Saudi Arabia continues 'unrelenting crackdown' on women's rights activists
Saudi Arabia has arrested two more women's rights activists, in an "unrelenting crackdown" just days before the kingdom ends a decades-long ban on female motorists, Human Rights Watch said Wednesday.
Nouf Abdelaziz and Mayaa al-Zahrani were arrested earlier this month following the detention of at least 14 other women's rights campaigners and supporters.
"Saudi authorities have arrested two more women's rights activists... in what appears to be an unrelenting crackdown on the women's rights movement," HRW said.
"Saudi activists have reported that the authorities have placed travel bans on numerous others since May 15."
Saudi officials did not immediately respond to requests for comment.
The government said earlier this month that it detained 17 people for "undermining" the kingdom's security, without disclosing their names.
Rights groups have identified many of the detainees as campaigners for women's right to drive and an end to the conservative Islamic kingdom's male guardianship system.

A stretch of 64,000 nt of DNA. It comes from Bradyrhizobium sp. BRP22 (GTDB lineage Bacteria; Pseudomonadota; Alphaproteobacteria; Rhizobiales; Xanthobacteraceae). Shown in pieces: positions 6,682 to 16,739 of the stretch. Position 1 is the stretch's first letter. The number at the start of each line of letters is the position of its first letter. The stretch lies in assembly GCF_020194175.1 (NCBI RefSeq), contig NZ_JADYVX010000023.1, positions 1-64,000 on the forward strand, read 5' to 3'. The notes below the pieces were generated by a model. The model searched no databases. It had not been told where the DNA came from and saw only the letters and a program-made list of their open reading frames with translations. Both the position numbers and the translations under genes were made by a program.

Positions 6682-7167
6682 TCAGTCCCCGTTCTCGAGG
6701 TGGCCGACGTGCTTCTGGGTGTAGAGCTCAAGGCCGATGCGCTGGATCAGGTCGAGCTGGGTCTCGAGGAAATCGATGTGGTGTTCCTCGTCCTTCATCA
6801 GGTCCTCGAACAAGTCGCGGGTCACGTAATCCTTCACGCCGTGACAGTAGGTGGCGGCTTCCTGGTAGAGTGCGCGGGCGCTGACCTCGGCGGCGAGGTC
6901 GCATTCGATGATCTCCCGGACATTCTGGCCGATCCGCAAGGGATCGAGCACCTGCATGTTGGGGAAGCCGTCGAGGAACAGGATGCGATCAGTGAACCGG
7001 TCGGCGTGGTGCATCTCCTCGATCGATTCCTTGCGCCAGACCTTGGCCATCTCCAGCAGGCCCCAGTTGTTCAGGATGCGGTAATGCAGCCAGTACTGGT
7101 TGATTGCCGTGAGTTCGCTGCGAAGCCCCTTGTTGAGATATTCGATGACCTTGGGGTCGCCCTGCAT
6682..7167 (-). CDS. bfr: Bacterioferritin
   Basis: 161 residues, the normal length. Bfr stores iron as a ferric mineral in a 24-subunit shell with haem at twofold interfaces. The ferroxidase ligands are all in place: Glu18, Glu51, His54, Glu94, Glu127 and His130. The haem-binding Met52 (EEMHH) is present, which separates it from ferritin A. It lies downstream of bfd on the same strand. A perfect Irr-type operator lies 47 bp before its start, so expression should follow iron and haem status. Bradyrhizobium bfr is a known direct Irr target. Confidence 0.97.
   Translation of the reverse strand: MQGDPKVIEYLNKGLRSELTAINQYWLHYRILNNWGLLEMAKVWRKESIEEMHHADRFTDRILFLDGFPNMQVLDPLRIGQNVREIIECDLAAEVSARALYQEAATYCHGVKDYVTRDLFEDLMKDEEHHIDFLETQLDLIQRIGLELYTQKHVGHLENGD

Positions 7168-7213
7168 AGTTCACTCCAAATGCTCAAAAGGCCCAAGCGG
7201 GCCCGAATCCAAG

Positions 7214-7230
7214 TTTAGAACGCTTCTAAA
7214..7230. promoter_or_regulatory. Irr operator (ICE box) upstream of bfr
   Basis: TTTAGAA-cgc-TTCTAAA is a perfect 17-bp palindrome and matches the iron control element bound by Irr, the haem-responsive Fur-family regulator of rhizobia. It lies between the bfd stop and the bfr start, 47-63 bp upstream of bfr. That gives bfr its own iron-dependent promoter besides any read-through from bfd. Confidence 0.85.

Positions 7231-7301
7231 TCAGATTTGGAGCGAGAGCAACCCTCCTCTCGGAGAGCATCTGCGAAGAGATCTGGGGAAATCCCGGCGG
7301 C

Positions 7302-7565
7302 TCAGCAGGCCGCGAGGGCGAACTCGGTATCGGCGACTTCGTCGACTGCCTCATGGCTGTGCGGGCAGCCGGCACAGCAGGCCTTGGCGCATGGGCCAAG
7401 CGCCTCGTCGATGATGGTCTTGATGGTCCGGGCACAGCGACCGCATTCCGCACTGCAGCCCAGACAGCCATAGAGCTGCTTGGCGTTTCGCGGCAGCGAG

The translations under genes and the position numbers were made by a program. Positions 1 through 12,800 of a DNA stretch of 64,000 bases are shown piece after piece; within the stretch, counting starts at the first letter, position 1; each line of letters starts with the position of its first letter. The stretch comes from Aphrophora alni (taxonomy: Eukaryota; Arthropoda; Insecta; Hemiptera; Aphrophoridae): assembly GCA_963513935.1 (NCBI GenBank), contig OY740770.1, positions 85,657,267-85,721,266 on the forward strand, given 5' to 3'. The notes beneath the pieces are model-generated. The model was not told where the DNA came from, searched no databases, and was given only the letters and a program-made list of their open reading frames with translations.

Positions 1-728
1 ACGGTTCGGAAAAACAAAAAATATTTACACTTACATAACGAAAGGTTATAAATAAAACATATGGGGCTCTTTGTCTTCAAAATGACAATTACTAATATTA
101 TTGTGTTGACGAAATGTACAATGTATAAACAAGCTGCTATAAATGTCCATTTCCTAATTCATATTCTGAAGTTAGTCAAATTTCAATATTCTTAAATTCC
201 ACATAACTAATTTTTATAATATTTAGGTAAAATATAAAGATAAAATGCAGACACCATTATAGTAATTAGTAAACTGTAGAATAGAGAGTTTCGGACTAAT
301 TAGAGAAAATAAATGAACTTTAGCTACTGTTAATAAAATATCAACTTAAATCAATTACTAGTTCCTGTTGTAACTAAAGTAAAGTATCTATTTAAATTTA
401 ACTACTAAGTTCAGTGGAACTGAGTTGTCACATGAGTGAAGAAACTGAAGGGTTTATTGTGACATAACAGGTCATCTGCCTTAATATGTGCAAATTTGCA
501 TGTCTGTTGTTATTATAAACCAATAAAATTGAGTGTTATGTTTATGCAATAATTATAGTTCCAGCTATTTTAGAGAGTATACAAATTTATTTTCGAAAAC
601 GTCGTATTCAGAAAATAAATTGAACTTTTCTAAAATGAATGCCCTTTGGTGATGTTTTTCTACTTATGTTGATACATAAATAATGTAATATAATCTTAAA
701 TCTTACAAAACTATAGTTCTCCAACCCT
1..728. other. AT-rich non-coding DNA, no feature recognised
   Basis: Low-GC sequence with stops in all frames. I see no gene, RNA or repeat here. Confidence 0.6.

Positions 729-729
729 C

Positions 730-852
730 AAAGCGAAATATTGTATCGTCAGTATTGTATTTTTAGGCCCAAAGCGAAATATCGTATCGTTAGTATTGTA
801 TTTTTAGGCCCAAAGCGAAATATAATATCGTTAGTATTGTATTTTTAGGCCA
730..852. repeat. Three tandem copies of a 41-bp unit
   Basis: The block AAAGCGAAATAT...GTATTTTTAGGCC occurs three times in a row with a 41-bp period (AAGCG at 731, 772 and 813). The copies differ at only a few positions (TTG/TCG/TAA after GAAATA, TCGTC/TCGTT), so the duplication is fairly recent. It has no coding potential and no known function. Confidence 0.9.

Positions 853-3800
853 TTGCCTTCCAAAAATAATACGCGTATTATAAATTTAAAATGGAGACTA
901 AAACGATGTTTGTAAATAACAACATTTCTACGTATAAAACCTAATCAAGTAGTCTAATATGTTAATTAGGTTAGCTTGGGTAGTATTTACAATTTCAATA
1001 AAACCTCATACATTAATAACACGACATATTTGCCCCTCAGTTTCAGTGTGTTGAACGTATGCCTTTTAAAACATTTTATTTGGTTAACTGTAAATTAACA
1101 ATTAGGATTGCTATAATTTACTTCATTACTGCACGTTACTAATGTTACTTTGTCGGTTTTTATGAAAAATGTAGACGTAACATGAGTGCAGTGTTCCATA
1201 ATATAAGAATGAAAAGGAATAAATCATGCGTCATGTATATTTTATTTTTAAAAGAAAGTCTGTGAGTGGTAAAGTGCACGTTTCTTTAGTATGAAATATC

Activist and writer Abdelaziz was arrested after she publicly expressed solidarity with the detained activists, and her friend Zahrani was apprehended days later, HRW said, adding that both women are being held incommunicado.
Zahrani's arrest came after she posted a letter Abdelaziz asked her to make public in case of her arrest, the watchdog said.
"The Saudi government appears determined to leave its citizens without any space to show even rhetorical support for activists jailed in this unforgiving crackdown on dissent," said HRW's Middle East director Sarah Leah Whitson.
"Nouf Abdelaziz and Mayaa al-Zahrani's only 'crime' seems to be expressing solidarity with their fellow imprisoned activists."
Authorities have said that eight of the 17 detainees had been provisionally released until their investigation is completed.
Nine suspects, including four women, remain in custody after they "confessed" to a slew of charges such as suspicious contact with "hostile" organisations and recruiting people in sensitive government positions, according to the official Saudi Press Agency.
Previous reports in state-backed media branded some of the detainees traitors and "agents of embassies".
Campaigners have dismissed the reports as a "smear" campaign and the crackdown has sparked a torrent of international criticism.
Saudi Arabia, the only country in the world where women are not allowed drive, is set to lift its decades-long ban on female drivers on June 24.